It is an entry-level friendly method!  Just because it is one, though, doesn’t mean all work produced with it is low quality.

A typical collograph of scraps and bits of stuff. Color viscosity inked.

The print above is a collograph from a plate I made as a demo for a high school weekend workshop.

It’s the usual glue-bits-of-crap-together plate, the type which is almost impossible to avoid when you build a plate live for instructional purposes.  Students need to be able to see you create the damn thing on the spot, and you usually only have a few hours with them, so scraps and crap it is!

This one is built on chipboard, with more chipboard, some cardboard, lace, yarn, paper, tin foil and tarlatan.

This particular impression has been relief viscosity rolled in two colors.

Viscosity inking techniques use the relative viscosity of separate inks to determine how they will be applied to the plate–the texture of the plate, the durometer (softness or hardness) of the brayer or roller, the height of the plate elements, and the order and direction in which the inks were applied–the different colors are all applied before the plate is run through the press, meaning it prints in one run–determine how the inks are laid down and the degree to which they blend.

The white halos around plate elements are an indicator that the above image was inked as a relief plate; where substantial height difference exists between plate elements, the roller, or brayer, will not be able to force ink into that area.

The same plate, inaglio inked and color viscosity inked (two colors), printed on good quality intaglio paper..

Obviously, the above image is of the same plate.  Hopefully, you can see a gigantic difference between the two!

This impression has been inked intaglio-style in green before being rolled as a relief plate with two colors using the viscosity inking methodology. It was printed on a high-quality, damp alpha-cellulose intaglio paper at significant pressure.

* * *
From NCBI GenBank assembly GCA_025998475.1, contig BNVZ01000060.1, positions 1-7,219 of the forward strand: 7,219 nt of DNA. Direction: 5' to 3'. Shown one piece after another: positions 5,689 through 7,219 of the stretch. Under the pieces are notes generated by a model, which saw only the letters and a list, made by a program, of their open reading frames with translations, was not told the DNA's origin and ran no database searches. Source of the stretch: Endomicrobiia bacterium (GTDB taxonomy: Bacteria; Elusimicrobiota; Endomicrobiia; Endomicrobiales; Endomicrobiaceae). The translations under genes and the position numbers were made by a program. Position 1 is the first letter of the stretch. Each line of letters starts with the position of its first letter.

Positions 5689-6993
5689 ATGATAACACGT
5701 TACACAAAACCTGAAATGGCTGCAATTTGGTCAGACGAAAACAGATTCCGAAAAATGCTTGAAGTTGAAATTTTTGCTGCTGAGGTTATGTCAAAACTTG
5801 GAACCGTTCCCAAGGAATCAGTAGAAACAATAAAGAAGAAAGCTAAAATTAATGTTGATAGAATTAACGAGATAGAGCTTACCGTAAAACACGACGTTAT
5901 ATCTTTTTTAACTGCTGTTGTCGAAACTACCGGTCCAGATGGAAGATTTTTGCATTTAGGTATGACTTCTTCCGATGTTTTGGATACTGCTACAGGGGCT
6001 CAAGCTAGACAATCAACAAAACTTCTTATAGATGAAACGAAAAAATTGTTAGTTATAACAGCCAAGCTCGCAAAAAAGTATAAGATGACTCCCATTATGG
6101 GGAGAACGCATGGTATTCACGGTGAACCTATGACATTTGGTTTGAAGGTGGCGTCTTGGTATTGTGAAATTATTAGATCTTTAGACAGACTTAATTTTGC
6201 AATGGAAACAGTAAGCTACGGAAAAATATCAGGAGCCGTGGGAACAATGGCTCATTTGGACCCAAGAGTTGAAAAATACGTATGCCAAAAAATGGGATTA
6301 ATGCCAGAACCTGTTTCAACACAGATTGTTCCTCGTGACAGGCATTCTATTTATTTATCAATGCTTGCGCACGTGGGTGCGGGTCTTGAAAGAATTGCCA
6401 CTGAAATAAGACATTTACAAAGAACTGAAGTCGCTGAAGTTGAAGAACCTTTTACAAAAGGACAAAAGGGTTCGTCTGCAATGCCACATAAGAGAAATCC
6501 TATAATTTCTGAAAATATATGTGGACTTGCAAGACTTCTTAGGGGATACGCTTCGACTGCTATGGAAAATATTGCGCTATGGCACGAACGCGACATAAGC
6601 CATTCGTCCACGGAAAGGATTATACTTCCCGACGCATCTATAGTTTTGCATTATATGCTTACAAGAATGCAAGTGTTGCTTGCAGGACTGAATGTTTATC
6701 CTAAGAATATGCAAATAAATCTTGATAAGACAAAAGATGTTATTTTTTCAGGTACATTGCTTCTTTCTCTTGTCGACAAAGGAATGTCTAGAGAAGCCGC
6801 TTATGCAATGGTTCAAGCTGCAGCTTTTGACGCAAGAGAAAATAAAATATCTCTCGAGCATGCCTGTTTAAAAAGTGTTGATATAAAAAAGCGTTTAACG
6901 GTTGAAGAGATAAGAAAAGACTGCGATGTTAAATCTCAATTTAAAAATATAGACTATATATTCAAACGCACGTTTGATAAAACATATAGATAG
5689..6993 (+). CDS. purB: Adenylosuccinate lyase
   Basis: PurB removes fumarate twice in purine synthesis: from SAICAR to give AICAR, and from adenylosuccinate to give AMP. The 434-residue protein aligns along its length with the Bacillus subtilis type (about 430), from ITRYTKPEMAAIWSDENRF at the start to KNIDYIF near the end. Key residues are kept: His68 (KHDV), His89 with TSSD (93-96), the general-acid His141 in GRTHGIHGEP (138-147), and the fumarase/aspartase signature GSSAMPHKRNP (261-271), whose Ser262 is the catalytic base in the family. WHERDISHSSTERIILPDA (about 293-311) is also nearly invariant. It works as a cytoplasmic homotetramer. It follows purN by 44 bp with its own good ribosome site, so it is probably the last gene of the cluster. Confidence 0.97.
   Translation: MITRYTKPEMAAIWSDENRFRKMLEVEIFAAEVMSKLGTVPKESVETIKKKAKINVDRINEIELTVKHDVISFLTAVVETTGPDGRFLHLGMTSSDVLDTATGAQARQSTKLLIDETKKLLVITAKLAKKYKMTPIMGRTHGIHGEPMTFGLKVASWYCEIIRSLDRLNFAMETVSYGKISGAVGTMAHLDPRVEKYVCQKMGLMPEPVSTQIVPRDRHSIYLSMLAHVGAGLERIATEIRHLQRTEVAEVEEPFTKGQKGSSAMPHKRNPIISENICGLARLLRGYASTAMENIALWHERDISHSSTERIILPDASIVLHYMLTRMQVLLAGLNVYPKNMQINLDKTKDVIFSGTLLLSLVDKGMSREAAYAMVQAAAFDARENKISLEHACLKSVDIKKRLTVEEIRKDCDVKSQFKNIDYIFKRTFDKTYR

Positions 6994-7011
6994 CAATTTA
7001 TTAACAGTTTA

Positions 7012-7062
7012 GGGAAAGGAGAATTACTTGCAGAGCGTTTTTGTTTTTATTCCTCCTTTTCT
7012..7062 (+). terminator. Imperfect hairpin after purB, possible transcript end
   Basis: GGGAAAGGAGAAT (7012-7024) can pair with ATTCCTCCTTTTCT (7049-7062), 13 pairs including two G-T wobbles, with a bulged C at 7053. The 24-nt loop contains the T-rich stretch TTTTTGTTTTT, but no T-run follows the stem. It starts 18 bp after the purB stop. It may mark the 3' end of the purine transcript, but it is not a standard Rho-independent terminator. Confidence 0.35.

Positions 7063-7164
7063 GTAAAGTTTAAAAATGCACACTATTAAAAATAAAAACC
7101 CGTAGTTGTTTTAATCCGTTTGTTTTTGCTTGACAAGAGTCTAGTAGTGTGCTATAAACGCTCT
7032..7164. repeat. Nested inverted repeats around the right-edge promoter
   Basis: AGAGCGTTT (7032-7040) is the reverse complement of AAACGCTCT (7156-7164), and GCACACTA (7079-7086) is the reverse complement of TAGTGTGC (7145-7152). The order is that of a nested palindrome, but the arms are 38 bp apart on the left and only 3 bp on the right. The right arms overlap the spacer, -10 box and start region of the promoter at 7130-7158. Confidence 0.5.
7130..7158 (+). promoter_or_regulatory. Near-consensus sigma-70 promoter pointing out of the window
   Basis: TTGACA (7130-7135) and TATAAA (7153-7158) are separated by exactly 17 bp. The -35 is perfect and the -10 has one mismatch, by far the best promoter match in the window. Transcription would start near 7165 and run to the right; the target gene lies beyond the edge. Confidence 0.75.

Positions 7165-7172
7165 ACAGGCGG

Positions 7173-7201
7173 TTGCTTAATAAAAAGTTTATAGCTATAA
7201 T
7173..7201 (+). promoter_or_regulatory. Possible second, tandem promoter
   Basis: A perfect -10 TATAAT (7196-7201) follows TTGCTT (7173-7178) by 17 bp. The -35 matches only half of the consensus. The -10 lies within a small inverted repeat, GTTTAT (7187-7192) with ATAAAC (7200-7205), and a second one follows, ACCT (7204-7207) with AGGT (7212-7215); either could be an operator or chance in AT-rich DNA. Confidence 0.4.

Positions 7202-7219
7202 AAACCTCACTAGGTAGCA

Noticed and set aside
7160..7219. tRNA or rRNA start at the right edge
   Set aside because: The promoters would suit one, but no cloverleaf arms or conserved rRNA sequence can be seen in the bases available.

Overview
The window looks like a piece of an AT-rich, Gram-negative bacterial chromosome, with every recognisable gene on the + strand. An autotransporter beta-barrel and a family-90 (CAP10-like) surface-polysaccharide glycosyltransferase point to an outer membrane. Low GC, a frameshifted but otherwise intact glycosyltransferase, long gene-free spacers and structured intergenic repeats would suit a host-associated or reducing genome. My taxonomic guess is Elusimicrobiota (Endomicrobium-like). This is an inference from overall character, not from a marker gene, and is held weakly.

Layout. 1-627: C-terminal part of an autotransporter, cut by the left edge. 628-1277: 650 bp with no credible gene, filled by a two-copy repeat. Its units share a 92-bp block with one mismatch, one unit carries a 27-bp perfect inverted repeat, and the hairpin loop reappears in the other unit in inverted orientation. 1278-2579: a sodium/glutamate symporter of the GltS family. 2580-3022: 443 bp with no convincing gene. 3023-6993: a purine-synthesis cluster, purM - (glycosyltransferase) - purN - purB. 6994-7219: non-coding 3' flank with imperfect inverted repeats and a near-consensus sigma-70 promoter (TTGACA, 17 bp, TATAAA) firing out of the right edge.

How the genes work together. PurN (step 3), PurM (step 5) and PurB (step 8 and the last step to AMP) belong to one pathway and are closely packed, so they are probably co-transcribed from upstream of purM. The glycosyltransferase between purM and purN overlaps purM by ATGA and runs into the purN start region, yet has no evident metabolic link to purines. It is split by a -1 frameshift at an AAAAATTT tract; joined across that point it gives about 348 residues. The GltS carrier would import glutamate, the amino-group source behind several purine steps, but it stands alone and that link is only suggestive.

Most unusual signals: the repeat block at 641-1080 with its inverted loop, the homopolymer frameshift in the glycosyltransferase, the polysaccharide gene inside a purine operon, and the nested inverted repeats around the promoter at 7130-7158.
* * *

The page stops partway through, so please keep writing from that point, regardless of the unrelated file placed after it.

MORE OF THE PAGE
The white halos are gone (replaced by the green outlining from the intaglio inking), the texture of all elements is dramatically more impressive (ha!), and overall, the image is just better.  The image doesn’t mean anything, but it’s pretty, and rather intoxicating to hold in your hand because of the color and textural richness.

With the right knowledge and technique, you can glue dried spaghetti on a flattened cereal box and pull an interesting print.

A representational collograph printed as a three-color viscosity relief.

I didn’t have any dried spaghetti at the time I made the plate for this demo, sadly.  Only the usual chipboard, cotton rags, and tin foil.  I did use a flattened box, though!

The same plate printed as an intaglio.

This plate was sealed with gesso (which I don’t recommend–it absorbs too much ink for the first few impressions) before it was printed.  This was also made as a demonstration for a high school class.

I won’t make a case for these prints as art, but I assure you that they are good impressions.

That’s kind of a weird thing, right?  Most artists won’t make claims as to what is or is not art–at the most, folks’ll say what is or is not good art, and a lot of times they don’t have many believable reasons as to why.

One of my theories is that the inherent skill with which a work was produced acts upon the viewer as a signifier that something is Good Art.

Skill comes through study, time, and dedication–all of which are hard to avoid as a professional artist.  At the student or novice level, however, those aspects aren’t necessarily in place yet, and so skill can be hit or miss.  Like anything else, the student (or novice!) who works hard and strives to achieve can ‘hit’ more often than not.

Student work from my Fall 2011 monotype class.